The Egyptians were revolutionary—they created the Great Pyramids, which historians to this day still do not believe was their work.
Our current generation is not much different. With mankind’s alien-esque technology and inventions for everything, the strong similarity between the past and present of humanity is relevant.
Cognitively, the Egyptians created one of the first written languages, hieroglyphics. Consisting of carvings with literary meaning, Egyptians began one of the most creative categories of communication.
Apple followed this up with the Emoji. Emoji, the Japanese term for ideograms or “smileys” is a term that has been adapted into daily iPhone culture.
Android phones do not have these adorable Mac characters. This separation between who can and cannot read and receive these pixelated faces is similar to the literacy of the Egyptians.
The Egyptians created hieroglyphics in preliterate times, a time when the arts were easily understood universally and was expressive communication was preferred to reading.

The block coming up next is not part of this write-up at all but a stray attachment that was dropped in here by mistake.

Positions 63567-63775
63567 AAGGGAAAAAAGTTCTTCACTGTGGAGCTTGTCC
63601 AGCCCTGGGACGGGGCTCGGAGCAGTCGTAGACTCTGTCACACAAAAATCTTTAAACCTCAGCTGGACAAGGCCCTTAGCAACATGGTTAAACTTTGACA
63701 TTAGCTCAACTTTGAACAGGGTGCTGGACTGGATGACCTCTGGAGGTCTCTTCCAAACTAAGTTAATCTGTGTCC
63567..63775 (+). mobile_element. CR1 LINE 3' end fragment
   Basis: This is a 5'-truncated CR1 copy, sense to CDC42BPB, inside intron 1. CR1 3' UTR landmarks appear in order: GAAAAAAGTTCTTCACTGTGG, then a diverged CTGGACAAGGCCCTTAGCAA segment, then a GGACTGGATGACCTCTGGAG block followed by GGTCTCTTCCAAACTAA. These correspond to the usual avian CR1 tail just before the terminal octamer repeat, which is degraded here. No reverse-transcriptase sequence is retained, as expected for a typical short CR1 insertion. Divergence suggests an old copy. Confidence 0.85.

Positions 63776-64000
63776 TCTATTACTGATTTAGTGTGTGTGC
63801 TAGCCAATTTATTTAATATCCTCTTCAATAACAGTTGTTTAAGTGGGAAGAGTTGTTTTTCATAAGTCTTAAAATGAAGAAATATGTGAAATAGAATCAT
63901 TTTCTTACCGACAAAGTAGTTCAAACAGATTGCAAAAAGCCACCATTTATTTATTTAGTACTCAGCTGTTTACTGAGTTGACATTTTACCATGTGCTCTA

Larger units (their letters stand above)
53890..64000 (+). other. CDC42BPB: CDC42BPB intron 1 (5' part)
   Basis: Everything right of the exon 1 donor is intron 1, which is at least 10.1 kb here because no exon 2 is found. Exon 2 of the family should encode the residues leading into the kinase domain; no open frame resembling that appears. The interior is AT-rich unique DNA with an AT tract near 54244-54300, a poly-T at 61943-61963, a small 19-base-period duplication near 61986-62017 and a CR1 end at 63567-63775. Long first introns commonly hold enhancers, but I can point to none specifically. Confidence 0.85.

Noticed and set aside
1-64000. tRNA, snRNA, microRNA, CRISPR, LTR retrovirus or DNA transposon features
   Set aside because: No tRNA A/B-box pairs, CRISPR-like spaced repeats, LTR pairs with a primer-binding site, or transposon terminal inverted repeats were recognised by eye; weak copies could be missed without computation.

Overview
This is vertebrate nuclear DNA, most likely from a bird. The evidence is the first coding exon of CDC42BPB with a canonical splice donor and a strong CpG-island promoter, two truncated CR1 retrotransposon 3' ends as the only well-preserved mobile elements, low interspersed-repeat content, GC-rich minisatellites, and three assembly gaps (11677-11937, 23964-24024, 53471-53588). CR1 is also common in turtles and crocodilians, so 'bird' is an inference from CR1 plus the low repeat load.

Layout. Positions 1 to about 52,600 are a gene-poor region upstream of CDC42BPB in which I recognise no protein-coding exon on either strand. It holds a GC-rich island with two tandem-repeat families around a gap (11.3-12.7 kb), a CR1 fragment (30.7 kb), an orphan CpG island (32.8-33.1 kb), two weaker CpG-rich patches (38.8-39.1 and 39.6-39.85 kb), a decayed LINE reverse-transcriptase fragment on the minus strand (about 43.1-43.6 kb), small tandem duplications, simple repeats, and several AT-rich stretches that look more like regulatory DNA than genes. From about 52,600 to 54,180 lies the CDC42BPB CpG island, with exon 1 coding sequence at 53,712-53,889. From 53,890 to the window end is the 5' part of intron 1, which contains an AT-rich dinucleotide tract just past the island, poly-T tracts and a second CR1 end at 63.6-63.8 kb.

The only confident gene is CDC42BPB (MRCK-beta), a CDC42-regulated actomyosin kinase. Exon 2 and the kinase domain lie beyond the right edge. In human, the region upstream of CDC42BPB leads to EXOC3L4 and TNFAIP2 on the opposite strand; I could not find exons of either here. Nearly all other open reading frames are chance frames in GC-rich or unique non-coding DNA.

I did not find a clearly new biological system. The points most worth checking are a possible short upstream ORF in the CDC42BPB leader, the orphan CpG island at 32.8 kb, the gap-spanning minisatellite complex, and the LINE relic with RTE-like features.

With over 21 million Emoji users on “Team iPhone,” this form of faces is increasing in popularity.
But does this mean that our Intelligence quotient is decreasing as Emoji usage is gaining popularity?
We are equally as smart as the Egyptians, if not more with evolution, but our dependency on technology has dumbed us down. Googling our curiosities, all of the answers right at our fingertips. When it comes to homework, we turn to the Internet relying on the answers to appear in split seconds. Since we do not work for our knowledge by doing the excessive work to acquire it, it does not retain in our minds. We wait for others to have the answers for us.
The Internet culture has less grammar and more spelling errors, making it a casual encounter.
People drag these habits into reality, using text lingo and emoticons in spoken conversation. The primary example we have all heard is when a group of giggling girls start screaming “OMG LOL” when something exciting happens. We have all heard it, thus we have all wanted to slowly hit our heads on the nearest wall with faces of disapproval.
It is becoming more common for people to own smart phones, when they were first released it seemed like only business men who constantly needed to check their emails had to have one. But now you can see everyone’s faces smushed into his or her phones while walking.
For the fate of humanity, let’s hope we don’t walk into a pole, we’ve already lost enough brain cells as is.
Rosa Johnson / Copy editor
Rosa Johnson can be reached at firstname.lastname@example.org.